Marquette Warrior: PC Purchasing at Marquette (Politically Correct, not Personal Computer)

Thursday, June 09, 2005

PC Purchasing at Marquette (Politically Correct, not Personal Computer)

Marquette’s Purchasing Department has a reputation for imposing bureaucratic hassles on University departments and programs that want to buy things.

Now, they are pushing political correctness too.

If one goes to the list of “approved” and “preferred” vendors on the Purchasing web site, and dig down into specific classes of goods and services, one will find that “woman owned” and “minority owned” businesses are listed first, and emphasized with a colored background.

Marquette explains as follows:
Diversity, As a Catholic, Jesuit and urban university, Marquette has launched a Vendor Diversity Initiative. This initiative is to increase the amount of minority, woman owned, and small business participation in the university supply chain. To assist you in this effort the Purchasing Department has identified those supply and service categories with the letter “D” in the left column below which indicates the existence of a diversity provider in that particular category. You will find these vendors listed on the top of the linked page.
As is usually the case, the “Catholic” and “Jesuit” nature of the University is thought to require affirmative action preferences, but not to stand in the way of a University Ministry that pushes a “gay rights” agenda, nor to having the Admissions office target students in a gay pride event for recruitment.

Do they think they are fooling anybody with this “Catholic” and “Jesuit” nonsense?

The notion of “approved” or “preferred” vendors is, in the first place, silly since departments and programs are typically better positioned than Purchasing to know what vendors to use. In the cases where somebody at Purchasing actually knows something about the relative merits of various vendors, they can of course give advice to anybody on campus who asks.

But the system of “approved” and “preferred” vendors does keep Purchasing bureaucrats busy, and it increases their power, since vendors wanting this status have to pander to and suck up to those same bureaucrats.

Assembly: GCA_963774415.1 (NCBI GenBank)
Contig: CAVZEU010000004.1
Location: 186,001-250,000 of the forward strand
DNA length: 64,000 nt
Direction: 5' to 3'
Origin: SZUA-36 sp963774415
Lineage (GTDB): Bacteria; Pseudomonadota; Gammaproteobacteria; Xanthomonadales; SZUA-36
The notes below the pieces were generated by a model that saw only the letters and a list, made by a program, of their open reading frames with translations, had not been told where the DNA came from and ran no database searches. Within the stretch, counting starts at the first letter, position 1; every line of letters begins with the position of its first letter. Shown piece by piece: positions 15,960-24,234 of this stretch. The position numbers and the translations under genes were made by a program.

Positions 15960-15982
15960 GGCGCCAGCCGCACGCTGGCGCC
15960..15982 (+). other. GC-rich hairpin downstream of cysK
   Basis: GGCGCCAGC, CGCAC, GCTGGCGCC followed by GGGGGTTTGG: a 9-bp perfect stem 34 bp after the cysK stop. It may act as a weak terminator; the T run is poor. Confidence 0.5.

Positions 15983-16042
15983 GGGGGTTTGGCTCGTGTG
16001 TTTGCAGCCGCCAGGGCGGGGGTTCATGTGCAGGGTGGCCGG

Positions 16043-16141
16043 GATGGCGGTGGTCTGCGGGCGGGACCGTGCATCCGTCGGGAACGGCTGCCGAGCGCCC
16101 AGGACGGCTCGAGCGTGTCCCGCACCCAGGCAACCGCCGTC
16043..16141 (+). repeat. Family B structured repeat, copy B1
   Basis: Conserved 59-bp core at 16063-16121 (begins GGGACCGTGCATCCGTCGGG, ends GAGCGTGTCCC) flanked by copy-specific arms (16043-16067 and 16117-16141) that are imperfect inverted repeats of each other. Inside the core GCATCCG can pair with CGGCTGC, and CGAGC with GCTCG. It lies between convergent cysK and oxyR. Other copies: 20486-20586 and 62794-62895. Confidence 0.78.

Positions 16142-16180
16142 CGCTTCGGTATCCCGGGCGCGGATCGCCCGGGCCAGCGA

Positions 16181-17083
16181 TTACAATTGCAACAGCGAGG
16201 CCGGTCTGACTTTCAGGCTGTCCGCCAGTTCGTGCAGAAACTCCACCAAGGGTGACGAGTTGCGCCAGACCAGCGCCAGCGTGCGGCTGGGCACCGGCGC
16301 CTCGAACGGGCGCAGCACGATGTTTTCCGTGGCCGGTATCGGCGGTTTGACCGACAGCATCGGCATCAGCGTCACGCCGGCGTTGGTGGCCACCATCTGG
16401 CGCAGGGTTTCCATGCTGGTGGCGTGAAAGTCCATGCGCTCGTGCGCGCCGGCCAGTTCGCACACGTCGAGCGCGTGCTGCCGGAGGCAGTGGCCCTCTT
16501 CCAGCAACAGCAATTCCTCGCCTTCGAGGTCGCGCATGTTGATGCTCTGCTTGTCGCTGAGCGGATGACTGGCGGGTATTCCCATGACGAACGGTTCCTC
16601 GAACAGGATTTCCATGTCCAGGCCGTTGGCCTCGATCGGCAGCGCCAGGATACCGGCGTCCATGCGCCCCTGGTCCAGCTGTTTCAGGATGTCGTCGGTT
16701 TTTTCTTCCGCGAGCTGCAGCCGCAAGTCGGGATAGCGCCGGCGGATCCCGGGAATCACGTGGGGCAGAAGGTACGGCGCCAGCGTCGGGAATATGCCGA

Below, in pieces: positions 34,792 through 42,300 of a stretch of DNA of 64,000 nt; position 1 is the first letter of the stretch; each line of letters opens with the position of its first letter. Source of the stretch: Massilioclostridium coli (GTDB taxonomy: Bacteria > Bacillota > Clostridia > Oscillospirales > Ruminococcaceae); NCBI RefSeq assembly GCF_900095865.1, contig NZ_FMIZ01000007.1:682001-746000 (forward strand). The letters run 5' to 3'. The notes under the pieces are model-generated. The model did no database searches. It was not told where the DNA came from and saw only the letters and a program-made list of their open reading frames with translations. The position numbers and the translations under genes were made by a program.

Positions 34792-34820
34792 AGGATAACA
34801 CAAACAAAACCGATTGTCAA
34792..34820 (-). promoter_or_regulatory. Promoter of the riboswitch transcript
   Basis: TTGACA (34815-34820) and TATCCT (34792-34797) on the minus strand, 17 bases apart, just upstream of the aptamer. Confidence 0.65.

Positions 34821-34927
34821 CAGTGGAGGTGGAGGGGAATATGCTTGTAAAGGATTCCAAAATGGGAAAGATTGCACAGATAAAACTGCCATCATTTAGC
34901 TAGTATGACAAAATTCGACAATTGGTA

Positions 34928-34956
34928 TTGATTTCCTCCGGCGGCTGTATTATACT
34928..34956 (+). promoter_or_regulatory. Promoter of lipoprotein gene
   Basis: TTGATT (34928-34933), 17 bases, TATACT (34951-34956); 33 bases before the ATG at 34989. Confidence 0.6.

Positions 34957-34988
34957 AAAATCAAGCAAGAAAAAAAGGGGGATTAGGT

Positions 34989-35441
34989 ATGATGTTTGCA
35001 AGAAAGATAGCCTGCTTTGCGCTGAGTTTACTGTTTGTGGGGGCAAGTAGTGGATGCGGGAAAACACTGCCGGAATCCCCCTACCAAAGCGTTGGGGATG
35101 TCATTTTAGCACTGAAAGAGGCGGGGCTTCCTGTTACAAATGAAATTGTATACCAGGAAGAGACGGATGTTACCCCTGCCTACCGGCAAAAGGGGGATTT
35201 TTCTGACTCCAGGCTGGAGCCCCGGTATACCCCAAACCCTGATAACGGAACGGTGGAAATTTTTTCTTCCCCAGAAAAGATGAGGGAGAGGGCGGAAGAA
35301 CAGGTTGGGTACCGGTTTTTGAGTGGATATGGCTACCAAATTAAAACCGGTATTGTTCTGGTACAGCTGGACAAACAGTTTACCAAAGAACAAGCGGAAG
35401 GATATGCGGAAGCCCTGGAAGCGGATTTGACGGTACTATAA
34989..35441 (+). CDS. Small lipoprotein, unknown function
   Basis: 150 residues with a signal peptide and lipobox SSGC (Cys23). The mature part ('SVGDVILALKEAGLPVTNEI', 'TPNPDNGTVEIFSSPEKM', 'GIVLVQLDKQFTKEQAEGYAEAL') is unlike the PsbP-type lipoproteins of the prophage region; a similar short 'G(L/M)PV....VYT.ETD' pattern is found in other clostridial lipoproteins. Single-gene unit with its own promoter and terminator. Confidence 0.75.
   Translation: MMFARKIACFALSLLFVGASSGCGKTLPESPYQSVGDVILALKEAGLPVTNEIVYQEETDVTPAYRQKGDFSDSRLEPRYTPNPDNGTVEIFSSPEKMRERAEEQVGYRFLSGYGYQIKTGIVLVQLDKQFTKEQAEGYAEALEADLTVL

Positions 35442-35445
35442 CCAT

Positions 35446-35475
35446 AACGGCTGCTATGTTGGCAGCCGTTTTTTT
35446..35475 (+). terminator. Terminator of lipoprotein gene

And now, it seems, the system opens the door to a politically correct initiative that the University can brag about when the issue of “diversity” comes up.

This whole “woman owned” and “minority owned” thing is obviously open to a lot of scams. We used to know a fellow in the computer business who saw to it that 51% of the business was owned by his wife. Thus it qualified as a “woman owned” business, although in fact it was his business and his wife was in an entirely different line of work.

One wonders how many “minority owned” business have a black guy out front, but some white partners reaping the lion’s share of the profits.

Worse, it’s rather demeaning to women and minorities to imply that they can’t compete with white males on an equal basis.

Finally, like affirmative action programs in general, such policies tend to create minorities and women who can’t compete on an equal basis. Every hour’s time, and every minute’s thought put into schemes for parlaying female or minority status into some profit is time and thought that can’t be put into figuring out how to provide a better product, or the same product cheaper, and the same product and price with better service attached.

But such policies certainly serve the interests of the bureaucrats.


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